TOPICS > World

Wildfire Near Colorado Springs Is Most Destructive in State History

June 13, 2013 at 12:00 AM EST
A wildfire in Colorado has become the most destructive in the state's history. The blaze has spread across 94,000 acres, spurred by high winds and hot, dry conditions. The fire continues to burn out of control in a heavily wooded area northeast of Colorado Springs. Jeffrey Brown has an update on the fire and evacuations
LISTEN SEE PODCASTS

TRANSCRIPT

JEFFREY BROWN: And the other major story today, for the second year in a row, Colorado is under assault by an out-of-control wildfire. Today, there was word of widespread losses and warnings of perhaps even worse to come.

SHERIFF TERRY MAKETA, El Paso County, Colo.: We have, right now, 360 homes that are complete losses.

JEFFREY BROWN: The news came from Sheriff Terry Maketa in El Paso County, Colo. The count of homes burned nearly quadrupled in 24 hours, and it could go higher still.

TERRY MAKETA: We have 79 addresses that we could not verify for numerous reasons, either accessibility, downed trees, or the fire activity disrupted the assessment and we were unable to send cars in.

JEFFREY BROWN: The fire sprang to life Tuesday and spread across 94,000 acres, fueled by high winds and hot, dry conditions.

Some homes survived initially, only to be consumed when shifting winds blew flames back on them. Today, the fire was burning out of control in the Black Forest, a heavily wooded area northeast of Colorado Springs. It’s not far from the site of 2012′s Waldo Canyon fire. That blaze one year ago this month engulfed 347 homes, killed two people and led to more than $350 million dollars in insurance claims.

So far, there have been no deaths or injuries in the Black Forest fire, but more than 38,000 people have been forced from their homes.

WOMAN: I’m not sure if my house is lost. I just don’t know.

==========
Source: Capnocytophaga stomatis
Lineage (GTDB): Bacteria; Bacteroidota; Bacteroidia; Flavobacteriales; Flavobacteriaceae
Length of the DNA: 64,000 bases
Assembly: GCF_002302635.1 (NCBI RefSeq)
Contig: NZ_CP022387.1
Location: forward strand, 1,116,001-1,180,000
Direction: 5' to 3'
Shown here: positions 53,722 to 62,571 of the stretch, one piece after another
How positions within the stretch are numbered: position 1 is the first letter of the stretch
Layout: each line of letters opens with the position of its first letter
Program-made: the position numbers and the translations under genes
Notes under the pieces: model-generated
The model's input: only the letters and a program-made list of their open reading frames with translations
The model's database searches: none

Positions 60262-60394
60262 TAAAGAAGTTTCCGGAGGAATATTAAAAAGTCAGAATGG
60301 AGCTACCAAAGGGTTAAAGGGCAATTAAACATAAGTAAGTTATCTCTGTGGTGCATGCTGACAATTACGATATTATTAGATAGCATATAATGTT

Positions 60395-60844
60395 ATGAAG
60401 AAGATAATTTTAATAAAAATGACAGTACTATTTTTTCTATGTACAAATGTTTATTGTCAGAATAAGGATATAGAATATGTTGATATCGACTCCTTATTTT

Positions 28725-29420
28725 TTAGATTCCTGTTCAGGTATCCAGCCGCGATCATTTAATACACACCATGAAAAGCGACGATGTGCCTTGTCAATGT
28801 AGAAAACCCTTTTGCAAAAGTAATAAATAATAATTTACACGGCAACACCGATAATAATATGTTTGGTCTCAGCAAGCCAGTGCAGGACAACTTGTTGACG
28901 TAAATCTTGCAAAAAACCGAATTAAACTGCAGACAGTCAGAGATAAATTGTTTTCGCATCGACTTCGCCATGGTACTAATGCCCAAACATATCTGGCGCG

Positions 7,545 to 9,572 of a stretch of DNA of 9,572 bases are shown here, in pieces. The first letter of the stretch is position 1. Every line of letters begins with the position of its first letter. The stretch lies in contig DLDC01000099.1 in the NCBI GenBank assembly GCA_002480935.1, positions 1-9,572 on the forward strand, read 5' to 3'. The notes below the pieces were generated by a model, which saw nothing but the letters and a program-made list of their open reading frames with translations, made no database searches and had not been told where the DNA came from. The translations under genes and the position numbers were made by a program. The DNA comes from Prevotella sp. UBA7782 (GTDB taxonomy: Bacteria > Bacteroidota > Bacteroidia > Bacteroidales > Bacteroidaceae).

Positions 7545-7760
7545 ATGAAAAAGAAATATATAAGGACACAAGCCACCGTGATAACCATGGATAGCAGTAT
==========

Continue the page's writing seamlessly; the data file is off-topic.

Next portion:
MAN: We took photographs. Things that we can’t replace, we brought with us. Other than that, we’re saying fire insurance has a reason for it.

GEORGE GONZALES, Fire Victim: It’s terrible. We have our motor home here, so we’re just — we’re going to be leaving here pretty quick, but we don’t like it. Our other neighbors are here too.

JEFFREY BROWN: As the fire spread today, mandatory evacuations spread to Colorado Springs, affecting some 1,000 homes. Firefighters and authorities, including the National Guard, say they’re throwing everything they can at the inferno, including two C-130 cargo planes outfitted to drop slurry retardant from above.

LT. COL. MITCH UTTERBACK, Colorado National Guard: I almost want to say, here we are again. We learned a lot last year from Waldo.

JEFFREY BROWN: But hundreds of homes are still in jeopardy, and Sheriff Maketa says their fate depends largely on how the wind blows.

TERRY MAKETA: We are watching the weather conditions very closely, and wind is probably our number one threat. It is what has been the game-changer. It is what has changed the conditions.

JEFFREY BROWN: Colorado Gov. John Hickenlooper has declared emergencies for the Black Forest blaze and another fire sixty miles to the southwest at the Royal Gorge Bridge and Park. That one has burned 20 structures. Still another fire sparked by lightning Monday is burning in the state’s Rocky Mountain National Park.